Wassily Kandinsky was born in Moscow in 1866 and is best known for his bold, abstract paintings which celebrate colour and form.
Although inspired by music, colour and the creative artistic movements developing during that time, Kandinsky took up painting much later in life and his early works included a number of landscapes and outdoor scenes, but even then his love of colour and exquisite use of tone and hue were prevalent.
Renowned artists such as Cezanne, Gauguin and Matisse were all painting at this time and revolutionising art with the introduction of impressionism in a variety of forms.
Many of the Impressionists shunned the use of black, instead creating depth of form and shadow by combining or applying darker hues together. Kandinsky had seen the development of pointillism as well as the cubism movement and there are elements of these influences in many of his works.
Yellow, Red, Blue, painted in 1925, is arguably one of his best-loved works and was produced during the period when Kandinsky prolifically explored abstract compositions of geometric shapes and bright colours, many of which were large-scale pieces.
Predominantly depicting the three primary colours, Yellow, Red, Blue transports the viewer through a spectrum of complementary secondary hues and leads the eye on a wonderful journey of discovery and ever-changing direction, from straight lines to curves and waves, all of which meander or strike dynamically through light and shade.
The freedom of form and colour as well as the arrangement of shapes depicted here could easily be mistaken for random placement, but composition was extremely important to Kandinsky and in the execution of his abstract paintings, there is always the element of balance.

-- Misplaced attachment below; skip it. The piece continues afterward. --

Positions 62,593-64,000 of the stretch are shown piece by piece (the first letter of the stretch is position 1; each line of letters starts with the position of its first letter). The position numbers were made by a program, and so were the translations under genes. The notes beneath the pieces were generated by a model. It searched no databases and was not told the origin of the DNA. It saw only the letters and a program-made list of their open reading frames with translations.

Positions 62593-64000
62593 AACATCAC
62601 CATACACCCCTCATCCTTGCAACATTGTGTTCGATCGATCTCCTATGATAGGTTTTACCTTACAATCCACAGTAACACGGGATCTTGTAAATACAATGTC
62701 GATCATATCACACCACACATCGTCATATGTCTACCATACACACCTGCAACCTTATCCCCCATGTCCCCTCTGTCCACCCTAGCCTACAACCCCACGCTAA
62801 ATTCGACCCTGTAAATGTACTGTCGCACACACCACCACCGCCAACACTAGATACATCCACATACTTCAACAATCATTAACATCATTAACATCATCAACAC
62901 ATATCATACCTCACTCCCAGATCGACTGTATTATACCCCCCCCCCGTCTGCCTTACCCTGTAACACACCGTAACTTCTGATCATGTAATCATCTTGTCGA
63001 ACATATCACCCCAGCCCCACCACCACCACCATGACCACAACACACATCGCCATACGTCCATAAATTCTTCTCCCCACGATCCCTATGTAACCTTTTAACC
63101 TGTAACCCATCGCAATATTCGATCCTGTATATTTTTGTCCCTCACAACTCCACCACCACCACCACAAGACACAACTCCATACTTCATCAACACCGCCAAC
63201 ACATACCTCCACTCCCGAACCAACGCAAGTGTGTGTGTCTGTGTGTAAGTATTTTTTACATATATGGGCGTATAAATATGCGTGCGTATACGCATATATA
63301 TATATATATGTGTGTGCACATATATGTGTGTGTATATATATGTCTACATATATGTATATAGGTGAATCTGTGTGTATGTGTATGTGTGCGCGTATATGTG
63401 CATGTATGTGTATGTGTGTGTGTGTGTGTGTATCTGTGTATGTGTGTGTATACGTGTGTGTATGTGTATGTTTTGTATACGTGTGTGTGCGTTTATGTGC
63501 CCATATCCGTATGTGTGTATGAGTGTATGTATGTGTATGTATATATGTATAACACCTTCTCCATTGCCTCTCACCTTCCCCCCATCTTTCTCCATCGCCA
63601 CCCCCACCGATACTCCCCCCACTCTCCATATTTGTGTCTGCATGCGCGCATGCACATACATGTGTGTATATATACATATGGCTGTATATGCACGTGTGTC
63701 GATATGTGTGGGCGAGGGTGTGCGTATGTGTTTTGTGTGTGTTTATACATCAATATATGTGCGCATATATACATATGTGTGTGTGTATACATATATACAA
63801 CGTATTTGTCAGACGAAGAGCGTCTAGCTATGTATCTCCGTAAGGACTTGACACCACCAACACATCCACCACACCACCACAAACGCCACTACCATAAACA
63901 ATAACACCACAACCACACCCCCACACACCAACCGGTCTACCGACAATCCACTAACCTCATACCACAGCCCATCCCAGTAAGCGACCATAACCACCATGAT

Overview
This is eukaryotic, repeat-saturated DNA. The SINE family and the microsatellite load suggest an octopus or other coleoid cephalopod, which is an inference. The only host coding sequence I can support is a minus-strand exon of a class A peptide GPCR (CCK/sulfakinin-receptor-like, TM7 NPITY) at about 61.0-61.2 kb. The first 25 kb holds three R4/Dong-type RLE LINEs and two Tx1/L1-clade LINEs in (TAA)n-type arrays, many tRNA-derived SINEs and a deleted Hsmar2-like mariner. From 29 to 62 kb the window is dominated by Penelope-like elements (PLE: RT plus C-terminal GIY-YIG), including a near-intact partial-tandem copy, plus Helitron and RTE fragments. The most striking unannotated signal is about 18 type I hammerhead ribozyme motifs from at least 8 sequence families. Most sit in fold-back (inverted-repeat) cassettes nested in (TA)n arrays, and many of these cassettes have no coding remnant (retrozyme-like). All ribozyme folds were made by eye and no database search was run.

Spend a few moments considering Yellow, Red, Blue and this balance becomes more apparent. The left side of the painting basically comprises golds and yellows on a background of blues and purples, while the right-hand side of the painting is effectively the opposite. The transition between the two is constructed so that the eye is guided from left to right, but as the viewer travels through the images, the eye is then led around the painting by the placement of circles and diagonals which continue the movement around the canvas until every aspect has been explored. Where there is light, there is shade; where there is order, there is freedom; where there is definition, there is obscurity.
Note the ordered, chequered squares with their geometric conformity able to maintain their place within the composition because they are balanced by the squares above, as well as comprising smaller squares which complement the colour palette of the painting.
In Yellow, Red, Blue, it is almost as if music has been interpreted in visual form and music certainly influenced Kandinsky creatively. As with music, which can stir and inspire the soul and mean different things to different people, a painted image can also be evocative depending how it is received visually and psychologically. Kandinsky understood that art could affect people emotionally and spiritually and that this didn’t necessarily mean it should involve recognisable images.
Kandinksy believed that art was as much for the soul as the eye and sought to provoke an emotional reaction or even a connection between the viewer and the painting. Rather than challenge the viewer, Kandinsky invites the viewer to respond to the images before them; to allow their own interpretation or feelings and indulge their senses in the composition on the canvas.
Yellow, Red, Blue is painted in oils and measures 1.27m x 2m. It is currently housed in the Musee National d’Art Moderne at the Pompidou Centre in Paris.